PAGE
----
Common health problems with Shiba Inus

10 May 2024 - 3 min read
Shiba Inu image

Shiba Inus have become a household name thanks to their adorable looks, unique personality and internet popularity. 

Descended from the Akita, these loyal and alert dogs are suitable for experienced owners. They're an active dog that needs strong mental stimulation.

Here, we discuss common health issues you should know before committing to a Shiba Inu and how to keep them happy and healthy. 

Common Shiba Inu health issues

Shiba Inu image

Allergies and skin diseases

Shiba Inus can suffer from allergies and skin diseases. Prevalent skin problems include: 

  • food allergies

  • flea allergic dermatitis (FAD) - when a dog's immune system overreacts to flea saliva

  • atopy - a lifelong condition characterised by itching in response to environmental allergens

Allergies affect the feet, tummy, skin folds and ears, making them itch often. Itching causes chronic irritation and makes them prone to infections. Treatment is usually lifelong and involves tablets, injections, shampoos, and supplements. Sometimes, vets prescribe specific diets. 

Working closely with your vet would be best, as allergies aren't curable - they're manageable.


It's a condition frequently seen in Shibas. The condition causes a build-up of fluid, which causes raised pressure within the eye. This pressure leads to pain and inflammation. 

Vets grade the severity of symptoms on a scale of zero to three: 

  • Zero and one - unlikely to develop significant disease and fit for breeding 

  • Two - moderately affected and need careful consideration before breeding

  • Three - severely affected and unfit for breeding

Luxating patella (LP)

This condition is caused by the kneecap slipping out of its normal position. This is known as patellar luxation. There are four grades of severity, with higher grades demonstrating more severe symptoms. Half of LP cases will experience LP affecting both hind legs. 

Typical symptoms include limping or a “skipping” gait when they walk or run. If your dog has a low grade it may not need treatment. Higher-grade or more severely affected dogs may require surgical correction.


This is an inherited lysosomal storage disorder which affects Shiba Inus. It means affected dogs can't break down specific carbohydrates in cells. This results in an accumulation of carbohydrates, especially in the brain and nervous system, causing damage. Symptoms include: 

  • vision loss

  • difficulty walking

  • loss of balance

  • head tremors

  • lethargy

  • weight loss

Affected dogs show signs at around five or six months old. The condition is progressive, with the average lifespan being 15 months of age. Adults with this condition should not breed.

Hip dysplasia

An inherited condition where your dog’s hip joint doesn't fit together properly. It leads to bones rubbing on each other leading to inflammation (swelling) and pain. Over time, arthritis develops.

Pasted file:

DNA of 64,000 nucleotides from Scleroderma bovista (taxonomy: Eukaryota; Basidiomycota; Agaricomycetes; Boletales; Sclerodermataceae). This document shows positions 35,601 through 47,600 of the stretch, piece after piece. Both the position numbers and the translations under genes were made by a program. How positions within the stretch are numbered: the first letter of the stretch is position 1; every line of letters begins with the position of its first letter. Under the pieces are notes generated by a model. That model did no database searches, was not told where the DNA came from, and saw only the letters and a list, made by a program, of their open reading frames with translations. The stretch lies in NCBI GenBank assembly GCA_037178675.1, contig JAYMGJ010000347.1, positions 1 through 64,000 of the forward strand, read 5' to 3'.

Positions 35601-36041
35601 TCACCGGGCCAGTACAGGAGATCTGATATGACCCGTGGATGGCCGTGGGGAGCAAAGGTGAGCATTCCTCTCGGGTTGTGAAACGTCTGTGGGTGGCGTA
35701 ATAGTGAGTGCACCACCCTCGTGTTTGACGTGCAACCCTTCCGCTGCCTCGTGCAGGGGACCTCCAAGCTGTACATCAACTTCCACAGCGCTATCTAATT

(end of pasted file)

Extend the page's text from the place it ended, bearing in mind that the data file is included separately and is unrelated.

Dysplasia can affect dogs differently. Some dogs only have minimal discomfort, while others can have severe disabilities and pain. If diagnosed, your veterinary surgeon can identify an appropriate treatment plan. This can involve diet, exercise, physiotherapy, and pain relief to manage symptoms.

How to care for a Shiba Inu

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Rely on your vet

Allergies and skin diseases are hard to manage, often involving maintenance therapy with treatment for flare-ups. These can be seasonal or triggered by an external source. First, a vet should find a proper diagnosis. This can rule out issues like: 

  • Hypothyroidism

  • Diabetes

  • Cushing’s disease

  • Organ dysfunction 

Once the diagnosis is reached, you and your vet should form a treatment plan to manage the condition. You should prepare to manage flare-ups too. 

Genetic screening

For some conditions, like glaucoma, screening and grading should be undertaken for adults expecting to breed. As mentioned, those with grades two and three should not breed to prevent puppies from inheriting primary glaucoma. 

Similarly, DNA tests are available to screen for Gangliosidosis via a cheek swab, which will be analysed. Those carrying the trait should not breed with another also carrying the trait (two faulty genes, one from each parent, are required for the disease to present). 

Genetic screening essentially helps prevent genetic Shiba Inu problems from passing on.

X-rays and exams

Adult dogs should undertake hip dysplasia and luxating patella screening through X-rays and orthopaedic exams. Those with lower hip scores are less likely to produce offspring that would be significantly affected by hip dysplasia.

Regular grooming, a balanced diet and exercise

Some Shiba Inu issues are preventable with long-term management. No matter what dog breed you have, regular grooming and exercise are important. It keeps your dog's coat healthy, while exercise is essential in preventing obesity

Knowing some basic pet nutrition and making sure they have a balanced diet will help keep them healthy in the long term.

Plus, Shiba Inus love exercise.

How dog insurance can help

Shiba Inu insurance can help you prepare for unforeseen health issues.

Dog insurance helps with up to £15,000 vet fee cover, unlimited 24/7 vet calls with FirstVet and a host of other perks.